Another use of MOOCs is called the « Flipped Classrooms » where the students have access to online content and perform exercises before going to class. Then, the real classroom becomes the place where to discuss difficulties and to go deeper into certain subjects [14].

Quality advantage

That said the first generation of MOOCs is already a pragmatic answer able to meet some of the needs of people learning online. Just enough, not too less, not too much. Good engineering practice!

This is the famous pragmatism of the Silicon Valley entrepreneurs, the same one which gave birth to the iPhone that everybody wants today but the first Apple computer in its plywood casing was built in the garage of Steve Jobs parents.

The quality of teachers, contents and pedagogy of the current MOOCs is often better than for traditional courses. Let's be honest, in many ways short video clips accompanied by exercises which are automatically evaluated to check the understanding of students in an active learning strategy described as « Mastery Learning » [15] represent a significant improvement over many courses currently taught in auditorium.

The capacity to improve itself

MOOCs have a huge potential for further development in the future and in several directions, including management, monitoring and certification of competencies. This is also a direction in which I am personally involved.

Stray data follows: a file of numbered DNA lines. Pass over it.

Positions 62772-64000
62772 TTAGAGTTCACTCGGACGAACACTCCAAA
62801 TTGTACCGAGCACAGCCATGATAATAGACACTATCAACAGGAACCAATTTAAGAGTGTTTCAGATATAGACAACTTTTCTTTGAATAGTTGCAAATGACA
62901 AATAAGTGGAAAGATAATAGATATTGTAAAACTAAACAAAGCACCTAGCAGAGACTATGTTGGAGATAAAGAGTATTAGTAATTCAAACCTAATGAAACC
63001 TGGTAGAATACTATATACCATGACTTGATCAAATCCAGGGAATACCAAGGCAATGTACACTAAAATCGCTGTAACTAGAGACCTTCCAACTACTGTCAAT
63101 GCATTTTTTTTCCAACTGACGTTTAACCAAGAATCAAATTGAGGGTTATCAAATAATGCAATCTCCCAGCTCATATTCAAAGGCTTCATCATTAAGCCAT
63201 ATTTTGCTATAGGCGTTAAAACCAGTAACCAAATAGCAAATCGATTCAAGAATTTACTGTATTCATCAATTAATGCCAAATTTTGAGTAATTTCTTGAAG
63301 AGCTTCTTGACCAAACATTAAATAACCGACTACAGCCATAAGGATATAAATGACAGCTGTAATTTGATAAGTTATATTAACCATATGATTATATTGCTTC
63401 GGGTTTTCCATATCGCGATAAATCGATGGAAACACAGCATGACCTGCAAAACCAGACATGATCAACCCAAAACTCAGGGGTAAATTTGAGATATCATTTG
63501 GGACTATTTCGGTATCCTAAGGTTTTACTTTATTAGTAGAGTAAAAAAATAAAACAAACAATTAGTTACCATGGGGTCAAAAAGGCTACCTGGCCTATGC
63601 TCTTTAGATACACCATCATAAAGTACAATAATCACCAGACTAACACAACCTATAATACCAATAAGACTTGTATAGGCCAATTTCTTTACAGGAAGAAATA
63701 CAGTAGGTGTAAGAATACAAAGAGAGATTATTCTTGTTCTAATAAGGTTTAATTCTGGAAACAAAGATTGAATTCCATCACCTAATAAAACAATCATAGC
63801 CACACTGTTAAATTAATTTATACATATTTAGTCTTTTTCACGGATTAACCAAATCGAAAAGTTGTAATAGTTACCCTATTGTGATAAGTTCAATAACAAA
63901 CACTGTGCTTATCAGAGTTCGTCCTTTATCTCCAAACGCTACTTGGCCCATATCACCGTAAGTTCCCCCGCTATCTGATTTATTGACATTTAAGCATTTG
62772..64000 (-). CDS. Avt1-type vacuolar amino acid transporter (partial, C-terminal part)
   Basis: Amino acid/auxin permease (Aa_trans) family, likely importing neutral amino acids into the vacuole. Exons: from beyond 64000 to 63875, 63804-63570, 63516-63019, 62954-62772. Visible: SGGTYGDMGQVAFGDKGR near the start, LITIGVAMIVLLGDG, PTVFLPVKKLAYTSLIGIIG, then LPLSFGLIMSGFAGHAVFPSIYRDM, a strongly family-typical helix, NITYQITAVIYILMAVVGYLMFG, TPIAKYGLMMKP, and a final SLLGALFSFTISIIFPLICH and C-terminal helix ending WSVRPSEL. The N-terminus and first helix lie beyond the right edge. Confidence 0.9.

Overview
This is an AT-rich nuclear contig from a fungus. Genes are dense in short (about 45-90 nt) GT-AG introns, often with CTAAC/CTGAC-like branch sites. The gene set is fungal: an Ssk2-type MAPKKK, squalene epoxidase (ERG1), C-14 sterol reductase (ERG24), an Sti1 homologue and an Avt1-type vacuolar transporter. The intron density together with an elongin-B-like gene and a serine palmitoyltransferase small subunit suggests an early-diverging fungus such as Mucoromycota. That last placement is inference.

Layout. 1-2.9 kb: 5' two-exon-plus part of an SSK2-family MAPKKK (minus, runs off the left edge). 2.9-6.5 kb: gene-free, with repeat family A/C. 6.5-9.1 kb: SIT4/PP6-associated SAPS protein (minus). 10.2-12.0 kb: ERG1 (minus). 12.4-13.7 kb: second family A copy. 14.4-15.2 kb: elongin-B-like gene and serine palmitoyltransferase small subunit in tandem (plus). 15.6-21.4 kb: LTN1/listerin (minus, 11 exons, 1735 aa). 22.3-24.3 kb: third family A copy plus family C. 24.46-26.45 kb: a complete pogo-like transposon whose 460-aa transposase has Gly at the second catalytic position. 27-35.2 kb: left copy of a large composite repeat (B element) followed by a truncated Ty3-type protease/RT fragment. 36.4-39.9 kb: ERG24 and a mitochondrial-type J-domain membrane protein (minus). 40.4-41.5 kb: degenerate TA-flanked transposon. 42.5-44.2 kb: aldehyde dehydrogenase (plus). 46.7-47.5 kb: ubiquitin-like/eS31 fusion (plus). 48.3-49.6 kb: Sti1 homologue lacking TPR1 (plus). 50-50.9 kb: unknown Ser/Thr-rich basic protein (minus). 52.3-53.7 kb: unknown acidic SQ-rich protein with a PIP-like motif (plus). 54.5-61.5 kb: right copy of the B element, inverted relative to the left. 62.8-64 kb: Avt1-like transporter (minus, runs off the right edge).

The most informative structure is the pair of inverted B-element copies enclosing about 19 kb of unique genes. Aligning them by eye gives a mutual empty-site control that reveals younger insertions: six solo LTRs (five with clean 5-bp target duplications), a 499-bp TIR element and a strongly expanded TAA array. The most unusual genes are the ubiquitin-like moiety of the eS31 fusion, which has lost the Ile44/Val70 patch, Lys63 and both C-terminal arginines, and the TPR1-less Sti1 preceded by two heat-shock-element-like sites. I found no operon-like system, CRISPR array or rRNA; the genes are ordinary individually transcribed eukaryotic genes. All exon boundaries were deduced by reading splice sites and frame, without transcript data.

Indeed, the first generation of MOOCs is still primitive compared to more sophisticated systems such as intelligent tutoring systems and other computer-assisted instruction systems which are far remained confined to laboratories.

This is only the first step. The invisible part of MOOCs is the massive collection of data on the behavior of students. We are talking about Big Data and the results will be used to improve the next generation of MOOCs [16]. We recognize there a common practice of Web 2.0 « the Google like process » of exploiting the data of its millions of users to improve the results of its search engine. Here, user data is a goldmine. There is no free lunch. When the use is free is that the user is the product.

Also, precisely because of their massive nature, the ability of MOOCs to improve and evolve is almost unlimited. In fact, it is hard to believe, but it is quite possible to offer quality education like individual tutoring to a large number of students using Big Data technologies.

In order to improve its course, it is not easy for a teacher to find the sources of confusion and less effective pedagogical approaches from the small samples of data collected with a class of 20 students. At the contrary, a MOOC with its thousands of students can use statistical methods to detect problems and improve teaching. You can also use machine learning to discover situations (or patterns) where students have common problems, in order to present evidence or explanations to help them. Compared to human, a computer is always patient, he never gets angry and he is always ready to resume its explanations, making it ideal teaching tutor. Thus, we will therefore see directly emerging from data fine grained improvements in order to customize education for each student in a way that was simply not possible, because we had neither the time nor the means to do [12]. This is the promise from MOOCs of second and third generation.